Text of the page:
Free parking set aside for First Friday

By RAELYNN RICARTE

News staff writer

August 3, 2005

Two new parking lots have been made available free of charge to people attending First Fridays in downtown Hood River.

Mt. Hood Railroad has offered use of its parking lot at the junction of Cascade Avenue and Front Street. For those willing to walk a few extra blocks, the Port of Hood River is now allowing public parking in the waterfront lot just south of the Expo Center.

“We are encouraging downtown business owners and employees to park near the Expo Center on First Fridays,” said Bob Francis, city manager.

He said the growing popularity of First Friday during the tourist season has brought some traffic challenges. With 2,000-4,000 people strolling along Oak Street, it has become necessary for public safety to close a large section of roadway. One evening each month, from July through September, First to Sixth streets are blocked off to motorists from 5 to 8 p.m.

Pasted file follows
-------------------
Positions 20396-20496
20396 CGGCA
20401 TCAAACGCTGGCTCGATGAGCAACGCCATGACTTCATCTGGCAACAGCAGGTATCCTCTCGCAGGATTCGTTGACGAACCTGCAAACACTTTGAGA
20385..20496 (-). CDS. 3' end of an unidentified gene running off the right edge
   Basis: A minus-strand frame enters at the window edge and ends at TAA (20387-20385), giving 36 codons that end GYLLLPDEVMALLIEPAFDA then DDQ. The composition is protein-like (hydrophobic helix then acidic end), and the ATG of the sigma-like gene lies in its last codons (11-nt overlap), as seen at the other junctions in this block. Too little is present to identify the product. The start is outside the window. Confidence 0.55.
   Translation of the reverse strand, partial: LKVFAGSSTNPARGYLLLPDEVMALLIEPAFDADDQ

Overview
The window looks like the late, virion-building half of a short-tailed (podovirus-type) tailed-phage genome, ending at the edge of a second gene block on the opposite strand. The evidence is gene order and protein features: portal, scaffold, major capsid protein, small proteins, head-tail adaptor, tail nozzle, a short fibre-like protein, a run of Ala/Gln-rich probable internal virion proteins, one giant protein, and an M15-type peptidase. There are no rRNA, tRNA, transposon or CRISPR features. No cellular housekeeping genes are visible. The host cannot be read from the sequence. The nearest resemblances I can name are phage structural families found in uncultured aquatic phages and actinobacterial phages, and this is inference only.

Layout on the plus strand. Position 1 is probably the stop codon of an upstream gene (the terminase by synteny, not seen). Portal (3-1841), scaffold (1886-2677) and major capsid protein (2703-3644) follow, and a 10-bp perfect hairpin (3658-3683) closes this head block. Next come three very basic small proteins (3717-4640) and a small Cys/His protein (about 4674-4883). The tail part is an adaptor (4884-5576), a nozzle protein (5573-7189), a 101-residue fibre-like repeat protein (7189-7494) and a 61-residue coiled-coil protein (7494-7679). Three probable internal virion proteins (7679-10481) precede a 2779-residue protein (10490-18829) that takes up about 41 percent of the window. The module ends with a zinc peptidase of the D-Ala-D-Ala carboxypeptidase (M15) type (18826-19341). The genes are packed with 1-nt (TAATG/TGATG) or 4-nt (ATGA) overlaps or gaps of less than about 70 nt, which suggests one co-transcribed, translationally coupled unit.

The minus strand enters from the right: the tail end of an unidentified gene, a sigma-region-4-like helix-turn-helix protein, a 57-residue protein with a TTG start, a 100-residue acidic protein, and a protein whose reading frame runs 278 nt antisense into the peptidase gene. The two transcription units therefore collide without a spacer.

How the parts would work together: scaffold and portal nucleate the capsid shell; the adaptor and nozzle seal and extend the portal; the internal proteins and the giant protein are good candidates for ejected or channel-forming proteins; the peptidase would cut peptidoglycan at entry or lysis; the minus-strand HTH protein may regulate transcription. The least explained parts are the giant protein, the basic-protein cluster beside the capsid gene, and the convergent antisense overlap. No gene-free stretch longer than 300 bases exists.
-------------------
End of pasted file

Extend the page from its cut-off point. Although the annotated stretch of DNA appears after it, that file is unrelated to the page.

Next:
When a special occasion requires Oak Street to be blocked off, Francis said the surrounding east/west avenues of travel are left open. Streets that run in a north/south direction may be closed at the same time if officials deem that traffic flows will not be seriously impeded.

Because of the growing First Friday crowds, the DBA has hired four security workers — who are dressed in yellow T-shirts with the DBA logo — to enforce the following conduct rules:

All vendors and entertainers along the street must have a permit to be on the sidewalk.